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NHS problems must be tackled in new general election

BMA says NHS crisis must not be avoided as topic for the election

Adrian O'Dowd

Tuesday, 18 April 2017

Serious problems in the NHS must be tackled as a crucial issue for debate during the general election set for June, that has been announced today, according to doctors’ leaders.

Prime minister Theresa May announced today that she intends to hold a general election on 8 June, citing the need to challenge opposition she has encountered over Brexit from Labour, the SNP and the Liberal Democrats.

The country’s population needed to have the chance to make its opinion heard over which party it wanted to lead when Brexit negotiations got underway in detail, said Ms May.

“I have only recently and reluctantly come to this conclusion,” she said. “Since I became prime minister, I have said there should be no general election until 2020, but now I have concluded that the only way to guarantee certainty and stability for the years ahead is to hold this election and seek your support for the decisions I must take.

“It was with reluctance that I decided that the country needs this election, but it is with strong conviction that I say it is necessary to secure the strong and stable leadership that the country needs to see us through Brexit and beyond.”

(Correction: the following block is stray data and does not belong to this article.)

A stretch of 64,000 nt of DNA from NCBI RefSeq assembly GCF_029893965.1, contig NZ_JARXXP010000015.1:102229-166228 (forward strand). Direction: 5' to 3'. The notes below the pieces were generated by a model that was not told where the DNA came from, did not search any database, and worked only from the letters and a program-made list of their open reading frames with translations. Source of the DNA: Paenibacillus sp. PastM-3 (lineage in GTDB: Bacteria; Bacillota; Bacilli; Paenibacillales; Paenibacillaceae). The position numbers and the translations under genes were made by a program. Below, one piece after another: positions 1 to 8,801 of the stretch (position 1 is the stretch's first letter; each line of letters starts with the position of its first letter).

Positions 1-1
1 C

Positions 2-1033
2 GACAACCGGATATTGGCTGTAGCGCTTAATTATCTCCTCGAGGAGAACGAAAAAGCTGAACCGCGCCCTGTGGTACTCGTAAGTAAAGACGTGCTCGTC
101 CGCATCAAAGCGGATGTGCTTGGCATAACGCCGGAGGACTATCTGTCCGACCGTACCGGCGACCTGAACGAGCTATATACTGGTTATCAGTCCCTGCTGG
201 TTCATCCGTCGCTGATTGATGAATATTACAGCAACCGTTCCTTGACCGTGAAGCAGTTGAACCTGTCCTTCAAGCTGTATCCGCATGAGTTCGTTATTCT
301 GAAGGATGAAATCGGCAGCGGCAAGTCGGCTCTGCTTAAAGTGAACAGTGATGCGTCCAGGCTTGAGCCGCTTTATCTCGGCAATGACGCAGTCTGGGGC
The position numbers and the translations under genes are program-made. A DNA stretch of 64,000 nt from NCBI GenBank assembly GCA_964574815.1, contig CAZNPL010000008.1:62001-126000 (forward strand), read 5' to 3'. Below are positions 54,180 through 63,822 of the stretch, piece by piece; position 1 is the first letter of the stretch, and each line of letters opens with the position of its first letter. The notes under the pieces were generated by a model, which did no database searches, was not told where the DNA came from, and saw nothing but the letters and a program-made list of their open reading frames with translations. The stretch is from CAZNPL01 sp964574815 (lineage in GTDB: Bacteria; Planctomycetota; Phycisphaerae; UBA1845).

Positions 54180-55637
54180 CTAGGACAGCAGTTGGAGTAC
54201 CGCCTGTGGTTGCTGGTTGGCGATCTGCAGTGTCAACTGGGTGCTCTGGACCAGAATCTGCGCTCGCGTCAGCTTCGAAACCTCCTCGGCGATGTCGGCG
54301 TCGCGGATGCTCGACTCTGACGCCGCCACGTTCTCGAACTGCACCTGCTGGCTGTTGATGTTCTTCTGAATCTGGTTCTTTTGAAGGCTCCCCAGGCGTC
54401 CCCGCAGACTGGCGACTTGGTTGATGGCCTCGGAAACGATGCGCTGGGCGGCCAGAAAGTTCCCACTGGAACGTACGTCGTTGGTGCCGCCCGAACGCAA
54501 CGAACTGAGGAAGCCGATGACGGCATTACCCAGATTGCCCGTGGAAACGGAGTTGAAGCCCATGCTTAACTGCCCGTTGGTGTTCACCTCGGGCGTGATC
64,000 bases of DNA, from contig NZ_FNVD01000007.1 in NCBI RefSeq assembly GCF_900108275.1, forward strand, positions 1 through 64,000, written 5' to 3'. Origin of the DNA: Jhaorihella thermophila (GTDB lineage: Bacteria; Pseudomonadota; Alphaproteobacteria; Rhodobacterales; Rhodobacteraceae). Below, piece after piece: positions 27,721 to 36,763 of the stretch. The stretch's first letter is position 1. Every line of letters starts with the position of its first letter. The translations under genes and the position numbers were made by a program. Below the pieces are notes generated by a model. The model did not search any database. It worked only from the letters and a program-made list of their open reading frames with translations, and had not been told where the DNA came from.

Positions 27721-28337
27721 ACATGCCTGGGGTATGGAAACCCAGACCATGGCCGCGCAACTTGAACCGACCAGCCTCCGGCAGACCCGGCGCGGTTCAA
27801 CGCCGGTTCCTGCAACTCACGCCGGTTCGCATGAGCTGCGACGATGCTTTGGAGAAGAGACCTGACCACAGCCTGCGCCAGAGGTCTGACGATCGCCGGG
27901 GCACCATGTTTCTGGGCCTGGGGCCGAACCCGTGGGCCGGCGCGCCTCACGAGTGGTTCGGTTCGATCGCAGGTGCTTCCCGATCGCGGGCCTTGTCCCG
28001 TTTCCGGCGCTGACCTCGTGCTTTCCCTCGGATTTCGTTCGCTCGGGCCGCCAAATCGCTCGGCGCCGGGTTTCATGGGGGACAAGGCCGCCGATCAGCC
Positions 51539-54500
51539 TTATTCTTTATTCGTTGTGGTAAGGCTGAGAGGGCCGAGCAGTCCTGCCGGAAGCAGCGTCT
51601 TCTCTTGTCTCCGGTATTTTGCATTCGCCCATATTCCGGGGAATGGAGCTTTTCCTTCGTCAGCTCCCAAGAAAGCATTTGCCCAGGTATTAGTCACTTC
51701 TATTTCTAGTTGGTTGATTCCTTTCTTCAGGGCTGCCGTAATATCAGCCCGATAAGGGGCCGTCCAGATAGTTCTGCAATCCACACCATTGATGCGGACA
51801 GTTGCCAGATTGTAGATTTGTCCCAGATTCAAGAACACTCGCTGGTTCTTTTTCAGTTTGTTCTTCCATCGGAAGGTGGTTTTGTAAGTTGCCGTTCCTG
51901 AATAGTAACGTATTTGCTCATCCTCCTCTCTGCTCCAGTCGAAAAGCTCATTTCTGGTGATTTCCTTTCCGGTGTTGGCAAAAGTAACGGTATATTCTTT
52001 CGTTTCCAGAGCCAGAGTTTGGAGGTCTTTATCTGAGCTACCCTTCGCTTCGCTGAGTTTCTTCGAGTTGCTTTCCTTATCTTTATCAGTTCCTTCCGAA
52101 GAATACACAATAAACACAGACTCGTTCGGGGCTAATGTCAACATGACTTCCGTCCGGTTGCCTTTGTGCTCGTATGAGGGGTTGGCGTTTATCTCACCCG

Ms May plans to call a motion in the House of Commons tomorrow so MPs can vote for or against holding an election, but will need to get a two-thirds majority vote for it to be approved.

Shortly after the announcement, BMA council chair Dr Mark Porter called on politicians of all parties to make the NHS a vital part of debate in their campaigning.

Dr Porter said: “Health is always one of the most important issues for the people of this country and with the NHS at breaking point, having been put through one of the worst winters on record, it must be a central issue in the upcoming election. The NHS must not be pushed to the margins in the focus on Brexit.

“Staff have ensured that we still have one of the best health services in the world, but years of underinvestment while patient demand has been rising means that it is now failing too many people, too often.”

Hospitals and GP surgeries were full and social care was “on its knees” he added, saying that staff were working under impossible conditions due to funding and staffing shortages that undermined the delivery of safe care.

“Consecutive governments have been in denial about the state of the NHS and when it comes to elections have chosen to use it as a political football,” he said.

“Our health and social care systems can no longer cope without urgent action. We call on politicians of all parties not to duck this crisis any longer, and instead to outline credible and sustainable plans that will safeguard the future of the fully funded and supported NHS that staff want and patients deserve.”

Picture: Theresa May. Credit: Charlie Bard /

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